Sunday, December 2, 2012

PSYops

This post, a follow-up to last Thursday's post, is inspired by a comment posted by a delurking commenter (please post more often, Robert!) at the mothership. I will print the relevant comment in full, because it's awesome:


De-lurking, because oh for god’s sake…

I like that this Dennis Prager completely overlooked Asian-Americans in his summing up of groups who have given themselves over to evil. Modern public education? As a Chinese American, I can attest that Asians *love* public education. For us, it’s a major tool for social and economic advancement. And we haven’t failed to notice the fierce and caustic hostility that Republicans have for public education. That’s not all we notice.

We notice the Republicans’ racist assumption that African-Americans are stupid, and their conceit that all it takes to win them over is to serve up a bigger, flashier helping of bullshit.

We notice the patronizing and insulting attitudes that permeates Republican attitudes toward women. Do they really think that women are children, whose concerns about equal pay and equitable access to necessary health care can be waved away like Christmas wishes for rainbows and ponies?

We notice the suspicious and insulting manner by which Republicans treat Hispanics – despite the fact that many Hispanics have family roots in this country that go back for centuries, they assume that anyone with a Hispanic surname is an immigrant, and quite possibly an illegal one at that.

We noticed all that, and guess what? We voted for President Obama by a ratio of over two to one. ‘Cause we see all that, and, at the risk of trading in stereotypes here, we’re supposedly the “smart ones”. Ha ha! Maybe it’s a good thing we Asians have such a low profile – I don’t think I have the stomach to read some wingnut having a fit over some kind of “Fu Man Chu” influence, or some shit like that.

If you’ve read this far, thank you for your attention. Back to lurking.



I've bolded the part of the quote that I'll be riffing on in this post. Of course, the "Fu Man Chu" influence refers to the villain of a series of 1920's pulp "yellow peril" novels in which the eponymous Mandarin Menace attempts to take over the world by using "Fu Music" to enslave the youth of the unsuspecting West. Well, this... uhhhh... fiendish plot, if you will, is eerily similar to the PSY-ops being waged against the youth of America, which aims to drug their minds. Even now, Korean artists are trying to capitalize on the popularity of Gangnam Style to weaken our impressionable American youth by singing songs incomprehensible to most Americans:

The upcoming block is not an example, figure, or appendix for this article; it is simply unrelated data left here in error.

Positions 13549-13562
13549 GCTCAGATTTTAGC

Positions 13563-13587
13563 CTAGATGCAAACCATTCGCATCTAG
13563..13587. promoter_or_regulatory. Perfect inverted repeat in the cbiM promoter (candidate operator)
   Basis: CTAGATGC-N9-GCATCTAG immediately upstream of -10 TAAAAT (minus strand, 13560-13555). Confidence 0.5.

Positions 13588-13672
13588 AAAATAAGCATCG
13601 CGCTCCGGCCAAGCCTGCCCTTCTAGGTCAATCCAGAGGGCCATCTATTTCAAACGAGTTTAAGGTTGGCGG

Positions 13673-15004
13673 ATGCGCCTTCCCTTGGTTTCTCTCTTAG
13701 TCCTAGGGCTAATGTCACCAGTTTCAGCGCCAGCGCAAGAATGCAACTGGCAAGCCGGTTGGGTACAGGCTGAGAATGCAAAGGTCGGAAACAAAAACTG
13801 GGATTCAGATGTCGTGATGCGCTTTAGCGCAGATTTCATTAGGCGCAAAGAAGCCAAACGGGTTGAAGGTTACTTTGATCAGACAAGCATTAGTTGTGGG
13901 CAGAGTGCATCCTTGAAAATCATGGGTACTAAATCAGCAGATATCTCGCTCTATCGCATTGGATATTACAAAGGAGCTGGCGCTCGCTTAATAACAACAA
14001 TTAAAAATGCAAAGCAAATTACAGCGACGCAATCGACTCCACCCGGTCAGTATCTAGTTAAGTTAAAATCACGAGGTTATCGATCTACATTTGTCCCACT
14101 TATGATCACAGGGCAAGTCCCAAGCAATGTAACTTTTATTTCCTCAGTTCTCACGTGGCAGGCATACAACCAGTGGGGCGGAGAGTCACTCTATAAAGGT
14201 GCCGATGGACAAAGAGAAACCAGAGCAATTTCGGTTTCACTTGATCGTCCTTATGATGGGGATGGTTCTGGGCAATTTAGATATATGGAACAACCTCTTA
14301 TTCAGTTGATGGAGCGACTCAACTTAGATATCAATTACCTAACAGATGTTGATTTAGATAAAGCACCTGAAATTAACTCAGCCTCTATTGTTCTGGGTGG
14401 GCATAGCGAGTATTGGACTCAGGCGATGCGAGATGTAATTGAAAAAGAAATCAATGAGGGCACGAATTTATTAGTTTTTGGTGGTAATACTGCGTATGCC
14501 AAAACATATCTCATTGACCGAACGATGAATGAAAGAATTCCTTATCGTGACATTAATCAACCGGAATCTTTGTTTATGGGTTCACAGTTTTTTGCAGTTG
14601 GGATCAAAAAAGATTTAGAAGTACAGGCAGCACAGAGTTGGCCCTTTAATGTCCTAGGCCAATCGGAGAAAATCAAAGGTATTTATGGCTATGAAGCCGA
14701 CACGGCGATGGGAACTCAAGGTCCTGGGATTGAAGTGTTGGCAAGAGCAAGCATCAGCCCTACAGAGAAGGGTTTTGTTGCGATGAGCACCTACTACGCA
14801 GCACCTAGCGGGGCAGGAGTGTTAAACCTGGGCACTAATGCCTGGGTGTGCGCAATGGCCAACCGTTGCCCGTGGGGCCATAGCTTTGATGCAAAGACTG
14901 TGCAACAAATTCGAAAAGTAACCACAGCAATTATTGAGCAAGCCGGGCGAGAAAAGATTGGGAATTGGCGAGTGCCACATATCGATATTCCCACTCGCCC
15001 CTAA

I'm going to analyze this song with the same perspicacity as Keith Ablow brought to bear on Gangnam Style:

For Americans, at least, most of the lyrics of Largo al Factotum can't be understood, since they are in a foreign language. Here's a sample: "Tutti mi chiedono, tutti mi vogliono, donne, ragazzi, vecchi, fanciulle." Obviously this song, by a little fat guy from Pisser's Row or some place, is without intelligible words to some extent. It simply conveys you to a distant place, beat-wise, doesn’t try to convince you of anything. It doesn’t try to raise your emotions. It just is sort of like a drug. And that seems to be what most people want right now. Not reality. Not feeling. Not meaning. There’s something wrong with it… It’s the same as getting high, in miniature.

Oh, yeah, now that's some serious PSYchology- I can haz Fox gig nao?

POSTSCRIPT: I'd be remiss if I didn't note that PSY, the character played by Signor Park, is quite a bit like Figaro... both are slightly pompous, though lovable, scamps. Gangnam Style partakes in the spirit of the opera buffa. PSY is to Seoul as Figaro is to Seville- both are self-proclaimed men about town, beloved by all (in his video, PSY even interacts with donne, ragazzi, vecchi, e fanciulle). I think Rossini would "get" him, and wasn't Rossini a hell of a lot more savvy regarding human nature than Bill O'Reilly and Keith Ablow?

POST-POSTSCRIPT: I think O'Reilly is just jealous because his dance single didn't receive as many hits on Youtube (NSFW):

16 comments:

ifthethunderdontgetya™³²®© said...

LOL at that Bill O'Reilly clip.

Will be posting it to MMfA...
~

mikey said...

Well thought out, and, as always, well argued, but honestly, why are we still yelling "The Republican party has completely institutionalized bigotry!"?

It's just a given - and one that has begun to effectively marginalize them as a national political party. Anybody that denies the obvious fact that Republicans are the party of rich old white men and cater to the racial hatreds and tribal resentments of the fascist right wing must certainly have an ideological reason for denying reality.

At some point we need to just move on, and leave them behind...

Dr.KennethNoisewater said...

Robert should de-lurk more often.

Dr.KennethNoisewater said...

It's just a given - and one that has begun to effectively marginalize them as a national political party. Anybody that denies the obvious fact that Republicans are the party of rich old white men and cater to the racial hatreds and tribal resentments of the fascist right wing must certainly have an ideological reason for denying reality.

At some point we need to just move on, and leave them behind...


Can we move this process along, please?

Big Bad Bald Bastard said...

LOL at that Bill O'Reilly clip.

Hilarious, innit?

At some point we need to just move on, and leave them behind...

Well, we need to nuke them from orbit, demographically speaking, it's the only way to be sure. I don't want them to have any power post 2014, but they've gerrymandered themselves into their districts so that they'll be harder to dislodge than an inflated chuckwalla. Yep, need to help them disappear.

Robert should de-lurk more often.

Yeah he should!

Can we move this process along, please?

Yes, more of this!

M. Bouffant said...

"How can we miss them if they won't go away?"

Smut Clyde said...
This comment has been removed by the author.
Smut Clyde said...

Obligatory: